I have a shader that is supposed to work with either alpha blending or alpha testing, but the color values being passed in are premultiplied alpha values.

Is there an easy/standard way to have it produce the "correct" results for both alpha blending and alpha testing when using premultiplied alpha?

For example, if the final result of my shader is RGBA(1,0,0,0.75) straight alpha and therefore RGBA(0.75,0,0,0.75) premultiplied alpha, the result should be remain RGBA(1,0,0,0.75) when alpha testing.

Perhaps one option is "dividing out" the alpha channel if we are alpha testing, i.e. divide the R by A above so that we get 0.75/0.75 = 1.0, our original red value. But this becomes non-deterministic when the alpha goes to 0.

Maybe I can clarify with an example:

Say the back buffer is RGBA(1,1,1,1), and i am rendering with a partially transparent green color RGBA(0,1,0,0.75) (straight alpha). The color is passed in as premultiplied alpha as RGBA(0,0.75,0,0.75). When alpha blending, i blend using one + invsrcalpha and get a final color of RGBA(0.25,1,0.25,1). So my green channel stays at 100%, because the back buffer had green at 100%, and so did my original green color, so no way to get less than 100% on the green channel.

When Alpha testing, there is no blending going on. Instead, my green color will be rendered straight to the back buffer as RGBA(0,0.75,0,1). But the color I wanted was RGBA(0,1,0,1).

  • \$\begingroup\$ How does a different value in the R channel affect alpha testing? Alpha is the same in both cases. Also don't forget that you can use clip() in the shader to get the same effect as the render state. \$\endgroup\$
    – Adam
    Mar 5, 2013 at 19:48
  • \$\begingroup\$ Say I have a green tree alpha cutout. In the center, the tree might be RGBA(0,1,0,1), but if its antialised around the edges of the cutout, some pixels might be RGBA(0,0.75,0,0.75) in premultiplied alpha. However, since i'm alpha testing and not alpha blending, I want the green color to stay 100% green and not get dark around the edges. Maybe there's a fundamental flaw in the way i'm imagining that alpha cutouts and anti-aliasing should work? \$\endgroup\$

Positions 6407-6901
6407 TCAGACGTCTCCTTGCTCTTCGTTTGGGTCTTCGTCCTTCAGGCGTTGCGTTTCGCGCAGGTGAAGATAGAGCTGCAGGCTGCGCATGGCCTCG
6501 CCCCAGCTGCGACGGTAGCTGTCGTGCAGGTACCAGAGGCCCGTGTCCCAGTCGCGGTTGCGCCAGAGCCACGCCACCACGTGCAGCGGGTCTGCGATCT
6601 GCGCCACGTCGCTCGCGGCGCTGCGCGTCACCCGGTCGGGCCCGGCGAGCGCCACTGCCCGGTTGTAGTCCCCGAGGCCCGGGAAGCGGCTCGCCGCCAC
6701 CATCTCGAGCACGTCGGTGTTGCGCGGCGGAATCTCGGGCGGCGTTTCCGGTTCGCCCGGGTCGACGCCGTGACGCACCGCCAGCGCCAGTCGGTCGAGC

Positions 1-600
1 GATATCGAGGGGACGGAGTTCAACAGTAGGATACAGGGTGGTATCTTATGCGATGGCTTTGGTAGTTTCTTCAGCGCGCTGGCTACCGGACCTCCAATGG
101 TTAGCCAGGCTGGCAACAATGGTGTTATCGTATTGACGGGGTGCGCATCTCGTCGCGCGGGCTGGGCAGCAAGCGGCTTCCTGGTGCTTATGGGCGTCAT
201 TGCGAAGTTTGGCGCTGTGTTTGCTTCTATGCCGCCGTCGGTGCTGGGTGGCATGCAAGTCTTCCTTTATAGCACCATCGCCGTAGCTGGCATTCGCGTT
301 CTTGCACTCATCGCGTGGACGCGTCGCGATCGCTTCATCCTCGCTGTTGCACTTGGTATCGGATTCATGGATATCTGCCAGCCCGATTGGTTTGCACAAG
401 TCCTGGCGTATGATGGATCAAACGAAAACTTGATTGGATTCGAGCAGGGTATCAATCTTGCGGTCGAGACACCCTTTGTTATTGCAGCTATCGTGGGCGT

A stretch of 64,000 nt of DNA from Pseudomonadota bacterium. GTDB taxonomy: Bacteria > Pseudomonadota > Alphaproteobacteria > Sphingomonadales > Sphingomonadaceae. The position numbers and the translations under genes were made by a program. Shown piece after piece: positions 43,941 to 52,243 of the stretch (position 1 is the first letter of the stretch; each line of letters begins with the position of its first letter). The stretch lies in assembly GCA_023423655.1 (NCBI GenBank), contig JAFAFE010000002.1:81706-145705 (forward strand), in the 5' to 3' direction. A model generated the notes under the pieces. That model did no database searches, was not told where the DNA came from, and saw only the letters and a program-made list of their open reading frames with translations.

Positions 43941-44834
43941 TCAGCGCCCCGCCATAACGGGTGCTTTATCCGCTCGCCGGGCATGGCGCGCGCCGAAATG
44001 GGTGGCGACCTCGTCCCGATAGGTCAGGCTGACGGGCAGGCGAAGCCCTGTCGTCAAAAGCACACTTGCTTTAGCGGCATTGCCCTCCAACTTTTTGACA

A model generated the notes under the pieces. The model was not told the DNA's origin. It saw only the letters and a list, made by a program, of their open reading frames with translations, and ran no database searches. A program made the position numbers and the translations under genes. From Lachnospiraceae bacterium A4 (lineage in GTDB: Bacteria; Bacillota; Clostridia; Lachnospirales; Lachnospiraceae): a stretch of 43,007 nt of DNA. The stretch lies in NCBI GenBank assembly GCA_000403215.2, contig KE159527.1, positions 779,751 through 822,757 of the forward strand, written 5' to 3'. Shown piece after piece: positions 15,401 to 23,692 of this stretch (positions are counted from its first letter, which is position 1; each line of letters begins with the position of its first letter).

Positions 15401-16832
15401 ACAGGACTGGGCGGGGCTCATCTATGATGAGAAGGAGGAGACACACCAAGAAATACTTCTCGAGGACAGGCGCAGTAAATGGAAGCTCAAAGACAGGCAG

– default
    Mar 5, 2013 at 21:52
  • \$\begingroup\$ It shouldn't look dark if your alpha blending is set up right - you want the source blend factor to be one and not inverse source alpha. blogs.msdn.com/b/shawnhar/archive/2009/11/06/… explains the process well. \$\endgroup\$
    – Adam
    Mar 5, 2013 at 23:22
  • \$\begingroup\$ Right, I've read that article. But that applies to alpha blending. I know that alpha blending will work right and not look dark, but when alpha testing, the alpha channel written will be 100%. So I have a whole tree that is 100% green except around the edges it will be 75% green but 100% opaque. \$\endgroup\$
    – default
    Mar 5, 2013 at 23:52
  • 2
    \$\begingroup\$ You can't divide by A==0, but when A==0 you're not drawing anything anyway. So why does it matter? \$\endgroup\$
    – Nevermind
    Mar 6, 2013 at 4:44

1 Answer 1


Depending on the shader language/version you're using, you can use conditionals in your shader program to cover the 100% transparent case explicitly.

Alpha testing really seems like it should be like a distinct shader from alpha blending. It doesn't seem like you can use it with premultiplied alpha, since the equations for alpha testing involve a conditional, and can't be expressed with Porter-Duff operations.


You must log in to answer this question.

Not the answer you're looking for? Browse other questions tagged .